Read more of Virjee’s remarks, including the campus’ commitment to diversity in this time of social change and how the community can get involved at CSUF, in this CSUF News article.

Executives from EIR program speaking to students in classroom.In spring 2020, Cal State Fullerton’s Mihaylo College of Business and Economics debuted the Executive in Residence program, which gives students the opportunity to connect with successful professional mentors, many of them alumni, who lead in the Southern California business community.

Seven mentors – Scott Coler ’85; Mike Groff ’78; Barbara Kelley ’84; Joseph Moderow Sr. ’70; Linh Nguyen ’98, ’17; Richard Ramsey; and Julie Virjee – rapidly shifted to online formats when the coronavirus shutdown began in March, ensuring that the Mihaylo College juniors, seniors and graduate students in the program received the best possible experience regardless of the circumstances. Mihaylo College donor and supporter Paul Folino provided mentoring in a seminar to students in the Fully Employed MBA (FEMBA) program.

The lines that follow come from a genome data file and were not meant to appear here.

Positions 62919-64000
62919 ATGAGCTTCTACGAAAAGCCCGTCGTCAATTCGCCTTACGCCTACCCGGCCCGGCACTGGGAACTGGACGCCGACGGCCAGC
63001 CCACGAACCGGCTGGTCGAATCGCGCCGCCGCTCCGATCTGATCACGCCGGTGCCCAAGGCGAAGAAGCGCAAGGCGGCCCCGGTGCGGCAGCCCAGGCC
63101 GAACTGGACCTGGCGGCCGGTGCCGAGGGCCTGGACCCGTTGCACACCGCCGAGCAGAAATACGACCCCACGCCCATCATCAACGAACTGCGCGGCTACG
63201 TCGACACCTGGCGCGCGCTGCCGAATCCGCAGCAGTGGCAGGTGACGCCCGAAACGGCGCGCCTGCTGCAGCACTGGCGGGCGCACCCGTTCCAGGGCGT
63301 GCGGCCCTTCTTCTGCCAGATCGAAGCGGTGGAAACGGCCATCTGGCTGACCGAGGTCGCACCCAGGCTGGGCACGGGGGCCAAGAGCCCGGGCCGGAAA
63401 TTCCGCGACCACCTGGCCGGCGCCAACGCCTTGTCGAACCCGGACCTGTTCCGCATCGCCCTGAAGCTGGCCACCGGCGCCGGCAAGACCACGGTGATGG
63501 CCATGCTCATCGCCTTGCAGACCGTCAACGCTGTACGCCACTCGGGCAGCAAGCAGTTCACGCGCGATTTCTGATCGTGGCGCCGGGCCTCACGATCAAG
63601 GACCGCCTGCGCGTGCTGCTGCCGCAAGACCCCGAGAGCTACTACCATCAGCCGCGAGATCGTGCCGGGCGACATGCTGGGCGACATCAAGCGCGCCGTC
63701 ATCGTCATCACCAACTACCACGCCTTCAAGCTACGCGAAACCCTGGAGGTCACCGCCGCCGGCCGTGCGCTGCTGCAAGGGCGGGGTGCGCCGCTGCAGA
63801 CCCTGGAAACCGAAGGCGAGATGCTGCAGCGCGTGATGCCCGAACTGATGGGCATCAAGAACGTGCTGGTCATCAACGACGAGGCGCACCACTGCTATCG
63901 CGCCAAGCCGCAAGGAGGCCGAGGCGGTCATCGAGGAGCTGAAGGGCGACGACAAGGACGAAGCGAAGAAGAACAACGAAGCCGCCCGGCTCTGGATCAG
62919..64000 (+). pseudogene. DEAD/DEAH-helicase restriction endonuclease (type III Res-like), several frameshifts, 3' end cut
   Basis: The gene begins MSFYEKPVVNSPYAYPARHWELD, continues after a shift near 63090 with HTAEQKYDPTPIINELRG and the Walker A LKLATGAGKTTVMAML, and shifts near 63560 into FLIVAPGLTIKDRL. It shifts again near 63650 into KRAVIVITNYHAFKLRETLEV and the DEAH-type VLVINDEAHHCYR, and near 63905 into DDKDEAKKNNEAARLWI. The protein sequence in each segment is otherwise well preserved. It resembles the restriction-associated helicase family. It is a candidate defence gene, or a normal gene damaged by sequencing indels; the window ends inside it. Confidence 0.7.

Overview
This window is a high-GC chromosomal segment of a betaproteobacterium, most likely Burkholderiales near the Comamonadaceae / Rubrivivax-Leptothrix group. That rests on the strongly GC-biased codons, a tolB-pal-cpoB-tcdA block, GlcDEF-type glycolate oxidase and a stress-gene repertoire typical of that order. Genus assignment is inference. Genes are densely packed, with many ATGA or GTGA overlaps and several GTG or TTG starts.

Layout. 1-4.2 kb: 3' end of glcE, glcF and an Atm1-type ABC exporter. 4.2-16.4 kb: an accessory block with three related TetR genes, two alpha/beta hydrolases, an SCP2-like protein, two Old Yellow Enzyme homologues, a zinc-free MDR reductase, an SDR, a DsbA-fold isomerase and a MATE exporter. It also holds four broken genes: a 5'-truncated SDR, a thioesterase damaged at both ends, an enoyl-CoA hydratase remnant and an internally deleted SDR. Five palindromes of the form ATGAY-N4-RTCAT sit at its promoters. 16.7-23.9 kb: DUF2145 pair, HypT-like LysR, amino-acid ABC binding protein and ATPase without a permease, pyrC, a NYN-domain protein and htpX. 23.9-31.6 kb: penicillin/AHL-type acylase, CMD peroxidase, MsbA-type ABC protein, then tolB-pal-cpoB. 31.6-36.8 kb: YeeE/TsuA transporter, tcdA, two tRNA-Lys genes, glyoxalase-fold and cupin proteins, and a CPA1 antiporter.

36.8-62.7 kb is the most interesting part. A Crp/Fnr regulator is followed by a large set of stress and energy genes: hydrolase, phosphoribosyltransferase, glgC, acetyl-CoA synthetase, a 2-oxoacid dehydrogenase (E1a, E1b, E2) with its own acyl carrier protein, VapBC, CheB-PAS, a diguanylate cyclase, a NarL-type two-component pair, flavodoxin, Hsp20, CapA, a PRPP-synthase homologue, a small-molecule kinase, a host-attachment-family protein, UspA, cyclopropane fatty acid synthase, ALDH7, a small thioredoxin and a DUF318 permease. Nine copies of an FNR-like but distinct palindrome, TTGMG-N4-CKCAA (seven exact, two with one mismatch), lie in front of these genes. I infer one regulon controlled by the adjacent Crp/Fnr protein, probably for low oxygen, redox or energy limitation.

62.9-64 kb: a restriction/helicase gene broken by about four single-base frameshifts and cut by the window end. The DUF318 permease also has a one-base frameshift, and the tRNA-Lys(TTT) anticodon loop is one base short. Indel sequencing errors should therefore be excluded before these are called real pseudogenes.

Four of the students participating in the spring 2020 program share their experiences as mentees: Read More

Yolanda Lambarena

Yolanda Lambarena

Mihaylo College 2020 graduate Yolanda Lambarena (entertainment and hospitality management) rose from an upbringing marred by abuse and addiction to achieve a better life as a hardworking college student with dreams of a career in the movie or sports fields.

When walking in her neighborhood as a 7-year-old girl in the northeast Los Angeles town of Highland Park, Yolanda Lambarena was first confronted with the harsh reality that defined her home life – crack cocaine abuse.